I consider. It's as good a place as any. Lansquenet-sous-Tannes, two hundred souls at most, no more than a blip on the fast road between Toulouse and Bordeaux. Blink once, and it's gone. One main street, a double row of dun-colored half-timbered houses leaning secretively together, a few laterals running parallel like the tines of a bent fork. A church, aggressively whitewashed, in a square of little shops. Farms scattered across the watchful land. Orchards, vineyards, strips of earth enclosed and regimented according to the strict apartheid of country farming: here apples, there kiwis, melons, endives beneath their black plastic shells, vines looking blighted and dead in the thin February sun but awaiting triumphant resurrection by March.... Behind that the Tannes, small tributary of the Garonne, fingers its way across the marshy pasture. And the people? They look much like all others we have known; a little pale perhaps in the unaccustomed sunlight, a little drab. Headscarves and berets are the color of the hair beneath, brown, black, or gray. Faces are lined like last summer's apples, eyes pushed into wrinkled flesh like marbles into old dough. A few children, flying colors of red and lime green and yellow, seem like a different race. As the char advances ponderously along the street behind the old tractor that pulls it, a large woman with a square, unhappy face clutches a tartan coat about her shoulders and shouts something in the half-comprehensible local dialect; on the wagon a squat Santa Claus, out of season among the fairies and sirens and goblins, hurls sweets at the crowd with barely restrained aggression. A small-featured elderly man, wearing a felt hat rather than the round beret more common to the region, picks up the sad brown dog from between my legs with a look of polite apology. I see his thin graceful fingers moving in the dog's fur; the dog whines; the master's expression becomes complex with love, concern, guilt. No one looks at us. We might as well be invisible; our clothing marks us as strangers, transients. They are polite, so polite; no one stares at us. The woman, her long hair tucked into the collar of her orange coat, a long silk scarf fluttering at her throat; the child in yellow Wellingtons and sky blue mac. Their coloring marks them. Their clothes are exotic, their faces--are they too pale or too dark?--their hair marks them other, foreign, indefinably strange. The people of Lansquenet have learned the art of observation without eye contact. I feel their gaze like a breath on the nape of my neck, strangely without hostility but cold nevertheless. We are a curiosity to them, a part of the carnival, a whiff of the outlands. I feel their eyes upon us as I turn to buy a galette from the vendor. The paper is hot and greasy, the dark wheat pancake crispy at the edges but thick and good in the center. I break off a piece and give it to Anouk, wiping melted butter from her chin. The vendor is a plump, balding man with thick glasses, his face slick with the steam from the hot plate. He winks at her. With the other eye he takes in every detail, knowing there will be questions later.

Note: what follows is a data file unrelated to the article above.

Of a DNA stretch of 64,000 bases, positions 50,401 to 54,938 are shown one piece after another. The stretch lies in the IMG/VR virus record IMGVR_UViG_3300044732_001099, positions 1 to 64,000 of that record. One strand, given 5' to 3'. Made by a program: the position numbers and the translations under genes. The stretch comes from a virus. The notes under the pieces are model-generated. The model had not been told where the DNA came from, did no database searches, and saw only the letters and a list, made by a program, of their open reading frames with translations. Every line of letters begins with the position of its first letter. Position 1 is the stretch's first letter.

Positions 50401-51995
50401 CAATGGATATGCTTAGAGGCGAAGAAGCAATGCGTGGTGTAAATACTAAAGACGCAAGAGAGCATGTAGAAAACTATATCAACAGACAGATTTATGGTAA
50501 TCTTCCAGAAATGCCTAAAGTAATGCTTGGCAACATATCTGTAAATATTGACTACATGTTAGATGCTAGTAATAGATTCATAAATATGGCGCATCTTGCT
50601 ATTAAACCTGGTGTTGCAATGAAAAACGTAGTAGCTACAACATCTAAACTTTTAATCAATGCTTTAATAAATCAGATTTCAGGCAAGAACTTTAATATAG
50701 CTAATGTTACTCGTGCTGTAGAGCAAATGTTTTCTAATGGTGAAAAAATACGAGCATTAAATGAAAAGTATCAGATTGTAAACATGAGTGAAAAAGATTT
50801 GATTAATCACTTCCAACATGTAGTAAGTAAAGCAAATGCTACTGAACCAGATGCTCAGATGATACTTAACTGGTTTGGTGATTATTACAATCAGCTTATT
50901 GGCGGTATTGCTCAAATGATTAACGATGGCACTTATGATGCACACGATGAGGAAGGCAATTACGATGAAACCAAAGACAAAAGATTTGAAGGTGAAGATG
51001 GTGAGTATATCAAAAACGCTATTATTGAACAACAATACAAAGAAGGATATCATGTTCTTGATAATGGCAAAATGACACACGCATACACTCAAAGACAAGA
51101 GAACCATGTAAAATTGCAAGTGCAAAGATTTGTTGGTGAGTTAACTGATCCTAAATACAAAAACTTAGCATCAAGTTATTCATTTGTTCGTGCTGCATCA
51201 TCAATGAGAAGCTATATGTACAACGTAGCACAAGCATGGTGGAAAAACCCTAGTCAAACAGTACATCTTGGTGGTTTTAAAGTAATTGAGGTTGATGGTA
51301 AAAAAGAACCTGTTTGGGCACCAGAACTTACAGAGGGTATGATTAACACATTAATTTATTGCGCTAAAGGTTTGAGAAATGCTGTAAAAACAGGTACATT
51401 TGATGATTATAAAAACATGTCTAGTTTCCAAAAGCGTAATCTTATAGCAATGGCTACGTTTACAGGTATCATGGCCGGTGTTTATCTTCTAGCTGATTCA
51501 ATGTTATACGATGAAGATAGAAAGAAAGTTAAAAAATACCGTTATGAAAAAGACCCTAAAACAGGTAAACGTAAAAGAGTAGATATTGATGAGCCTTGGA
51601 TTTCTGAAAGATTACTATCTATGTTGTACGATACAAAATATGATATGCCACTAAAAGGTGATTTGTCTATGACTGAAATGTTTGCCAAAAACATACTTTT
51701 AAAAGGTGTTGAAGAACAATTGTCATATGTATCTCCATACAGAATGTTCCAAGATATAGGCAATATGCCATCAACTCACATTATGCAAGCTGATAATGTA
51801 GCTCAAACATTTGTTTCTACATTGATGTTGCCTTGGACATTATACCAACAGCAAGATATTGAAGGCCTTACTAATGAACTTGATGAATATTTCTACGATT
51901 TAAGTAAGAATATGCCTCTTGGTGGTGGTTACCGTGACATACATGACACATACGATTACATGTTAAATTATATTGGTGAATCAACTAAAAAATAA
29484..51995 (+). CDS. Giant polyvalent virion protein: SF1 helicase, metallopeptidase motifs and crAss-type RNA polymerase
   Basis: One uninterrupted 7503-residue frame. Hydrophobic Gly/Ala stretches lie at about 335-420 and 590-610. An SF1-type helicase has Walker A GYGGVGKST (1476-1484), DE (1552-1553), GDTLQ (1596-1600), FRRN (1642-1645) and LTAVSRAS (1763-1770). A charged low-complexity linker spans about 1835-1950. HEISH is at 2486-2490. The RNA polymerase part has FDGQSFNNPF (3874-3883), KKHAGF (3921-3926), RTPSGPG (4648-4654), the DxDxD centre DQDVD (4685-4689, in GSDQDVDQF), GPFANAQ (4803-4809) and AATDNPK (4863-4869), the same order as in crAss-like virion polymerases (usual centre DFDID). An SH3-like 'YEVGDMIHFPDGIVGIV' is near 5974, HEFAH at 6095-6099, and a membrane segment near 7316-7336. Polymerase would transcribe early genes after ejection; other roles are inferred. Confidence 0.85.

"On holiday, madame?" Village etiquette allows him to ask; behind his tradesman's indifference I see a real hunger. Knowledge is currency here; with Agen and Montauban so close, tourists are a rarity.

    "For a while."

    "From Paris, then?" It must be our clothes. In this garish land the people are drab. Color is a luxury; it wears badly. The bright blossoms of the roadside are weeds, invasive, useless.

    "No, no, not Paris."

    The char is almost at the end of the street. A small band--two fifes, two trumpets, a trombone, and a side drum--follow it, playing a thin unidentifiable march. A dozen children scamper in its wake, picking up the unclaimed sweets. Some are in costume; I see Little Red Riding Hood and a shaggy person who might be the wolf squabbling companionably over possession of a handful of streamers.

    A black figure brings up the rear. At first I take him for a part of the parade--the Plague Doctor, maybe--but as he approaches I recognize the old-fashioned soutane of the country priest. He is in his thirties, though from a distance his rigid stance makes him seem older. He turns toward me, and I see that he too is a stranger, with the high cheekbones and pale eyes of the north and long pianist's fingers resting on the silver cross that hangs from his neck. Perhaps this is what gives him the right to stare at me, this alienness; but I see no welcome in his cold, light eyes. Only the measuring, feline look of one who is uncertain of his territory. I smile at him; he looks away, startled; beckons the two children toward him. A gesture indicates the litter that now lines the road; reluctantly the pair begin to clear it, scooping up spent streamers and candy wrappers in their arms and into a nearby bin. I catch the priest staring at me again as I turn away, a look that in another man might have been of appraisal.